Tuesday, 26 November 2019

JODHPUR-Old Blue City Walk - By Shameera Somani


Jodhpur the second largest city of Rajasthan is where time seems to have stopped still and one can go back to an erstwhile era where the locals live in old havelis, engage in art and craft that are centuries old and meet at the city’s chowks to discuss life’s goings-on and celebrate festivals. The best way to experience this is to go on an Old Blue City Walk. Jodhpur’s more famous siblings Jaipur and Udaipur, which enjoy greater tourist footfalls, have become modern, swanky, with great infrastructure over time. Jodhpur, by contrast, has a laid back, old-world charm about it and is less ‘touristy’ which was a pleasant surprise for us city folks.   

Having explored the Mehrangarh Fort, the cenotaphs of Jaswant Thada and Mandore and the Umaid Bhavan Palace we earmark our last day for the Old Blue City Walk. Our knowledgeable guide Narpat Singh from Rajasthan Routes Trails Pvt. Ltd. meets us on the dot at our hotel. Our walk begins from the Mehrangarh fort which provides a bird’s eye view of the blue city- an ocean of quadrilateral homes juxtaposed to the dusty desert. 

But why were the houses painted blue? Several reasons have been proposed from the blue colour helping to cool down the homes to it repelling mosquitoes, to it being a symbol of Brahmins who enjoyed higher status in the Indian caste system! As we descend the fort, we soon find ourselves in the Old Blue City which is a maze of indigo homes, winding lanes and chowks. Had it not been for our guide we would surely find ourselves lost as it is next to impossible to differentiate houses based on colour or structure which perhaps a local with discerning eyes would be apt at but for first-timers like us, it seems surreal.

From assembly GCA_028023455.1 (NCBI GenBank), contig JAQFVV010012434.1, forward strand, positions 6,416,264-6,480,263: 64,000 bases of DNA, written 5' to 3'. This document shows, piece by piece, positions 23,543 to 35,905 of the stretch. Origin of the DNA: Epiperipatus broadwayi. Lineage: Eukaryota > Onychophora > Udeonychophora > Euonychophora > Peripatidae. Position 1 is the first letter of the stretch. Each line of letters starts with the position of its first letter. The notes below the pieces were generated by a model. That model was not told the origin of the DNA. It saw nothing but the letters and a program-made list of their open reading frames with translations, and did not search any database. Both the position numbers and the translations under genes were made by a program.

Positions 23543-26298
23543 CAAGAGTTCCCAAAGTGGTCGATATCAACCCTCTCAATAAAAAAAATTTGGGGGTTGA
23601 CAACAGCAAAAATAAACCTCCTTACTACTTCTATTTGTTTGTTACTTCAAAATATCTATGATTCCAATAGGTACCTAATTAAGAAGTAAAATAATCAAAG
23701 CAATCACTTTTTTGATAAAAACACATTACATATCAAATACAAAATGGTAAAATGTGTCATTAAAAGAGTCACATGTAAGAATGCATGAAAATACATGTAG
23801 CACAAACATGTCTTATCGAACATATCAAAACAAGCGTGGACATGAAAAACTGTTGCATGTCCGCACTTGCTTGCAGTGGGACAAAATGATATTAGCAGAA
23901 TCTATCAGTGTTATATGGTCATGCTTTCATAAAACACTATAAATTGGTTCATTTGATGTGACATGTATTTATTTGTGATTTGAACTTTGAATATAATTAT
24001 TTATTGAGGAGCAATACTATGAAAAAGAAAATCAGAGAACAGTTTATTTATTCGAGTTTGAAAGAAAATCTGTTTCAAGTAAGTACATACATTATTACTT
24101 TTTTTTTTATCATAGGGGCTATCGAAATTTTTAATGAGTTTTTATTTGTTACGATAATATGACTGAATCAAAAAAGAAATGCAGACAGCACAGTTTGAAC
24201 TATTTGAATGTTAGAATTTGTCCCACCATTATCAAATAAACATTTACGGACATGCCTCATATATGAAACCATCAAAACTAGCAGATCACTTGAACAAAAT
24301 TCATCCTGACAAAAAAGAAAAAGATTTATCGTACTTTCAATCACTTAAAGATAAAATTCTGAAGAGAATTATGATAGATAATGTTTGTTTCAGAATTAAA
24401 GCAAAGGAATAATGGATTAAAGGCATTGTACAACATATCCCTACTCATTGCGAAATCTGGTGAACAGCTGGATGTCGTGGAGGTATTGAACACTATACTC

A home with an ornamental blue door and painted entrance complete with the symbol of Om, a swastika (not to be confused with the Nazi symbol), ‘kalash’ (coconut in a pot with mango leaves) has a silver handprint prominently displayed with a garland of marigold. Our guide explains that a woman from this family had committed Sati i.e. sacrificed her life on the funeral pyre of her husband, a practice that has since been abolished. To honour her sacrifice the family has embellished her handprint in silver. It is these narratives and stories which throw light on the practices and traditions of the past that are a highlight of the trip.

As we move ahead, we see doors of homes wide open as women go about with their daily routine of cooking, cleaning, washing and performing religious rituals of arti and pooja. They don’t mind as we try and enter the courtyards of their homes to get a photo or to better appreciate a detail. They smile or seem oblivious as this has now become a routine for them to have ‘guest tourists.’